China’s reopening to fuel global aviation recovery with 44,000 plane deliveries expected over next 20-years
China is set to be the engine for global aviation’s recovery after its reopening from Covid restrictions, with 44,500 new planes set to be delivered in the next 20 years.
Data published today by aviation analytics firm Cirium shows the planes will be made in order to meet a 3.6 per cent annual passenger travel growth globally.
Worth $2.9 trillion (£2.4 trillion), the orders will be mainly driven by China’s post-Covid reopening, as Beijing is expected to have the highest passenger growth rate at six per cent per year.
The country is also set to account for 19 of the total 22 per cent of the region’s plane deliveries.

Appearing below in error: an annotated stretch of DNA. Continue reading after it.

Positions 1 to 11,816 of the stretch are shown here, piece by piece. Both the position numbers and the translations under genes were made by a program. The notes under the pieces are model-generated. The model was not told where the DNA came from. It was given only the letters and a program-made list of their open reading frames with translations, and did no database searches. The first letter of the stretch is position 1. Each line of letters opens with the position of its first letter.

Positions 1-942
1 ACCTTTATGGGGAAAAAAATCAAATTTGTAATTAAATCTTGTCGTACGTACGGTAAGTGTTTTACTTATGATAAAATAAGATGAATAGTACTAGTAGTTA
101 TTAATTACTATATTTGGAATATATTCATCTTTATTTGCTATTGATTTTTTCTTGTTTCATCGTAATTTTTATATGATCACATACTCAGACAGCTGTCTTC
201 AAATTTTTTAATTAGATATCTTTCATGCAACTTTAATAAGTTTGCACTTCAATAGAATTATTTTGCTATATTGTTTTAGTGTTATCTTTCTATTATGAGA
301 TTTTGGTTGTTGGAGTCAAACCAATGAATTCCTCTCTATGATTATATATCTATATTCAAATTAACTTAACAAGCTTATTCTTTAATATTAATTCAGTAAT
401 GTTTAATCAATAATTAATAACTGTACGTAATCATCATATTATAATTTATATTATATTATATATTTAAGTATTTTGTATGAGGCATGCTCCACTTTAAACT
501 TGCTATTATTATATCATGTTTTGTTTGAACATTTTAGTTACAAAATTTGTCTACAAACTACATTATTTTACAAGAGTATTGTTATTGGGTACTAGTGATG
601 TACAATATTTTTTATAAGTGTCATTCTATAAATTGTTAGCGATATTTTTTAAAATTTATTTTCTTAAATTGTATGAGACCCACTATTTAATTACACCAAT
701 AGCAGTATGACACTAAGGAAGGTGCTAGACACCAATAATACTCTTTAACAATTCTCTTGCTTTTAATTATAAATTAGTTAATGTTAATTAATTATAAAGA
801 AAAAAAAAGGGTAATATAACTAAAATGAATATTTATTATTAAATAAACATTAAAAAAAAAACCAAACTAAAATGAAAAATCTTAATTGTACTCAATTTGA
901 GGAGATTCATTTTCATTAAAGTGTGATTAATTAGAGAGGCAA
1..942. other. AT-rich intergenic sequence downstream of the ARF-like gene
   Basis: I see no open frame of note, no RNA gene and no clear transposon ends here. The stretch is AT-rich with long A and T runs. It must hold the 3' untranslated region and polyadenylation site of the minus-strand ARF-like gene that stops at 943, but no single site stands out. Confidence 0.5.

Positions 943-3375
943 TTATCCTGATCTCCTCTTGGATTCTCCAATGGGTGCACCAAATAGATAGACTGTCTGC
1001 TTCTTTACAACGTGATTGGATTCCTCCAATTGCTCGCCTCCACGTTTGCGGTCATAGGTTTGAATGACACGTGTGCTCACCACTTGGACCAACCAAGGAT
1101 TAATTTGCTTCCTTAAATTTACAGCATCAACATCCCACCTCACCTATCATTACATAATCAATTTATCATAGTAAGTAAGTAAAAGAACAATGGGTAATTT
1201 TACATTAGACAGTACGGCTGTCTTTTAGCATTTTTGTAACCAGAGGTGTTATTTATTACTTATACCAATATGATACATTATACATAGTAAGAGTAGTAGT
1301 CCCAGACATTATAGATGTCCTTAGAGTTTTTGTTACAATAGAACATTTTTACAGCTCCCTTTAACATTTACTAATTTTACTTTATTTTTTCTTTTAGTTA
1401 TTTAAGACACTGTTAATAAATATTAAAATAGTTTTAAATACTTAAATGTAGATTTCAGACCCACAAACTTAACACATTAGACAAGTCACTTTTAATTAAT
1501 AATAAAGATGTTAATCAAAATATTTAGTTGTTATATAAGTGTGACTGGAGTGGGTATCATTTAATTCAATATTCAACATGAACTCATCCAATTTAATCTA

North America and Europe will follow suit, taking respectively 21 and 17 per cent of all deliveries.
“The new Cirium fleet forecast shows a positive long-term outlook for aviation,” said Cirium’s head of consultancy Rob Morris.
“The industry is undergoing structural changes, but remains on course to return to traditional growth paths by 2025.”
According to recent forecasts made by the International Air Transport Association (IATA), global passenger numbers, on average, will not exceed 2019 levels at least until 2024.
Short-haul travel will continue to drive the industry’s recovery, as the growth rate of single-aisle planes will be at around 3.7 per cent annually, compared with that of bigger aircraft, stationed at 3.2 per cent.
“Airbus and Boeing will remain the two largest commercial aircraft original equipment manufacturers (OEMs), delivering an estimated 80 per cent of aircraft between them,” Cirium added.
Airbus made the headlines earlier this month when its chief executive Guillaume Faury said China’s abrupt reopening of its borders could spell short-term trouble.
“In the short-term, China will create additional difficulties and complexities that we will have to deal with,” the chief executive told journalists on 10 January.